#act4equines: Europe must act on horse welfare
In 2014, Eurogroup for Animals launched an important project to ensure EU’s 6 million horses and 1.5 million donkeys are covered by species specific legislation.
About the issue
Currently there is no specific EU legislation in place to safeguard the welfare of Europe’s equines despite the contribution of equine industry to Europe’s economies. Across Europe we see equines falling in between the cracks of laws designed to protect farm animals and pets. This is in part because equines are uniquely versatile animals which can play so many different roles during their lives, from working animal, to sport animal, to pet, to food source. As a result, equines face numerous challenges to their welfare and health, and indeed human health may also be affected. Furthermore, the equine sector continues to grow and as equines are one of the most frequently traded and transported animals in Europe they are in urgent need of protection.
The need for EU action
Whilst equine animals on farms have the same level of protection as any other farmed animal the European Commission recognises that there are gaps in the welfare legislation when they are considered as companion animals. We need to consider what impact this has had and how to respond.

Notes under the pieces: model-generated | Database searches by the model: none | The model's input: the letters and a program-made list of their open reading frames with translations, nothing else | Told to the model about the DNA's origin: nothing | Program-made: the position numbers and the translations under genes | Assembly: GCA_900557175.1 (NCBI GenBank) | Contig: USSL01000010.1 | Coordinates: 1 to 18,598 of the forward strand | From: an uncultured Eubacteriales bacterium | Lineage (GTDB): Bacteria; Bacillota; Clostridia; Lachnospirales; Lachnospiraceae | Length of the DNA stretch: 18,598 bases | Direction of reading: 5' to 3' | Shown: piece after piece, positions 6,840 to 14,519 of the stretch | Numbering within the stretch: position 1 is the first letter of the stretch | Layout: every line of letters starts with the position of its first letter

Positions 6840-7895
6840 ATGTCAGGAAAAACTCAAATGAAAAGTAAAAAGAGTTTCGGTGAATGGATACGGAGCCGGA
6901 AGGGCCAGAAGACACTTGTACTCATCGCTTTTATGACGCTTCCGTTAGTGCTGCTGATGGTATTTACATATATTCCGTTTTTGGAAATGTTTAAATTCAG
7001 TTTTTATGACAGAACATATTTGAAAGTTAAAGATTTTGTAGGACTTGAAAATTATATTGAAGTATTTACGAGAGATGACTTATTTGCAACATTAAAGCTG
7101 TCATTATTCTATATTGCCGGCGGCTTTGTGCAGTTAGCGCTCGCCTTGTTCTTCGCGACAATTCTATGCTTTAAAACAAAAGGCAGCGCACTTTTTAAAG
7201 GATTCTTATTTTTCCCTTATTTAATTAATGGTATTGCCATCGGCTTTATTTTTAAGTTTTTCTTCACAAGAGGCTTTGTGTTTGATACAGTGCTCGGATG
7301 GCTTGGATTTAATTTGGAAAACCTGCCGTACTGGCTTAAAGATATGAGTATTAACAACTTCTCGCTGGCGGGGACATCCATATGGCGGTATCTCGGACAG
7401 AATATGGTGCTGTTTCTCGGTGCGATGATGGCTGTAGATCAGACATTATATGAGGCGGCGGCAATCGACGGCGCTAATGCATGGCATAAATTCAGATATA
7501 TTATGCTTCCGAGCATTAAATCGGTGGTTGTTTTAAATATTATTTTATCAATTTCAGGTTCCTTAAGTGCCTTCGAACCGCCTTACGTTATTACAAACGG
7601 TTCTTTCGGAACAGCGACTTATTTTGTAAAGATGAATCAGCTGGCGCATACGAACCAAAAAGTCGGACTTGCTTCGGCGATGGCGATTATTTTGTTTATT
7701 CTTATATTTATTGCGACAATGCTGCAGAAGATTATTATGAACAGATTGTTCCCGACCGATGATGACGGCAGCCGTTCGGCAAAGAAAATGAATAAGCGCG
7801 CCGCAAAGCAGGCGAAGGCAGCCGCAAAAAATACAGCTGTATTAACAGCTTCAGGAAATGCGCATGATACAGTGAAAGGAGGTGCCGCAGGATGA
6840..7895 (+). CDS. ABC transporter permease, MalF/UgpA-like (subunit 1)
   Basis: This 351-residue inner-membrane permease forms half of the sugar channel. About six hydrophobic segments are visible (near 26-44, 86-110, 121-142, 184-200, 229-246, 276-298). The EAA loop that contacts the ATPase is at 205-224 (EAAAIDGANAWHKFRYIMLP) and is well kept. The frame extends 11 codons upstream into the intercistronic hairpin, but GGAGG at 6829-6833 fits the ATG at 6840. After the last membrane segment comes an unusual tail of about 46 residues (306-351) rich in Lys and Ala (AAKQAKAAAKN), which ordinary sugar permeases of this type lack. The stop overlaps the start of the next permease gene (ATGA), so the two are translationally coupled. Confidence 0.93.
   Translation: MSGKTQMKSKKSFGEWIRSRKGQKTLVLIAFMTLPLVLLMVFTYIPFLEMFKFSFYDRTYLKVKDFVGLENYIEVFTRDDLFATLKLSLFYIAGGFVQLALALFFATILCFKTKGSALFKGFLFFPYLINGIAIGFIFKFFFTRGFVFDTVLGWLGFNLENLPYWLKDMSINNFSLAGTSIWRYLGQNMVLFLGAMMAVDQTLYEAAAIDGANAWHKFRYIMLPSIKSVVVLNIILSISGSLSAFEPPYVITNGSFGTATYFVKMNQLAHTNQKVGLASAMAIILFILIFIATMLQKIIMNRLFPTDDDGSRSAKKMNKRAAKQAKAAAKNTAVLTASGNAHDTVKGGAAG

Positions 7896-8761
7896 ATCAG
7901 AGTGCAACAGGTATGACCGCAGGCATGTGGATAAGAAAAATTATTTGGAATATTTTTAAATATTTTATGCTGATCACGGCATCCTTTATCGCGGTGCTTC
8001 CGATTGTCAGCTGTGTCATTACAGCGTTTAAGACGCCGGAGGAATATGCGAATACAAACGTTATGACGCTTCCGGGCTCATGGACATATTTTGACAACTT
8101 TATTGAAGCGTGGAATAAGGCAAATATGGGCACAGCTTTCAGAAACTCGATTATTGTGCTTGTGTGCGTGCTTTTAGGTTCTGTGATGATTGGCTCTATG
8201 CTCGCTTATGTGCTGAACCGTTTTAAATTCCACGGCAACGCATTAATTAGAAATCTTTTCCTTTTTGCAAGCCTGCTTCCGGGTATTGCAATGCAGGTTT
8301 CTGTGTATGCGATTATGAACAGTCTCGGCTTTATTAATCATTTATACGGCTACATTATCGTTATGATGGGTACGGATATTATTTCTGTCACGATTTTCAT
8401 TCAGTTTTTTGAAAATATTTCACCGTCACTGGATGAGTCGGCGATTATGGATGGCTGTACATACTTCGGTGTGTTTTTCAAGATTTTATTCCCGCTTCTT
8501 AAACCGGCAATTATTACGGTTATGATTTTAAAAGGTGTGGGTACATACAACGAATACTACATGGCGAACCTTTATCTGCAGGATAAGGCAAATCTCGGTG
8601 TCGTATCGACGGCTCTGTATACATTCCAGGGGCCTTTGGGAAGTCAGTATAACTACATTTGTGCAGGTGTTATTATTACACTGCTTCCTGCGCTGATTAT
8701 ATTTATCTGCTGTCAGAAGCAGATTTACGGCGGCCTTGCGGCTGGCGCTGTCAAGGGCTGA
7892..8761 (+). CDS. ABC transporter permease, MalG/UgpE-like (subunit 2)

Futhermore, several areas of welfare concerns exist and most of these problems are pan-European and need addressing at EU level including: improved identification and registration, better education on keeping and training, a ban on long distance transport to slaughter, the need for humane slaughtering and last but not least much more focus on effective law and enforcement.
In partnership with World Horse Welfare, Eurogroup for Animals together with all its members involved in equine welfare have now started a research process mapping the equine sector, the role of regulation and key equine welfare and health issues. This mapping will further explore the equine areas of concern.
The success of the research will depend on the contribution and quality of the data available at member state level. The result of the research will be published in a report at the end of 2014 with clear and concrete recommendations.
(Picture credit: Valdemar Fishmen/flickr.com)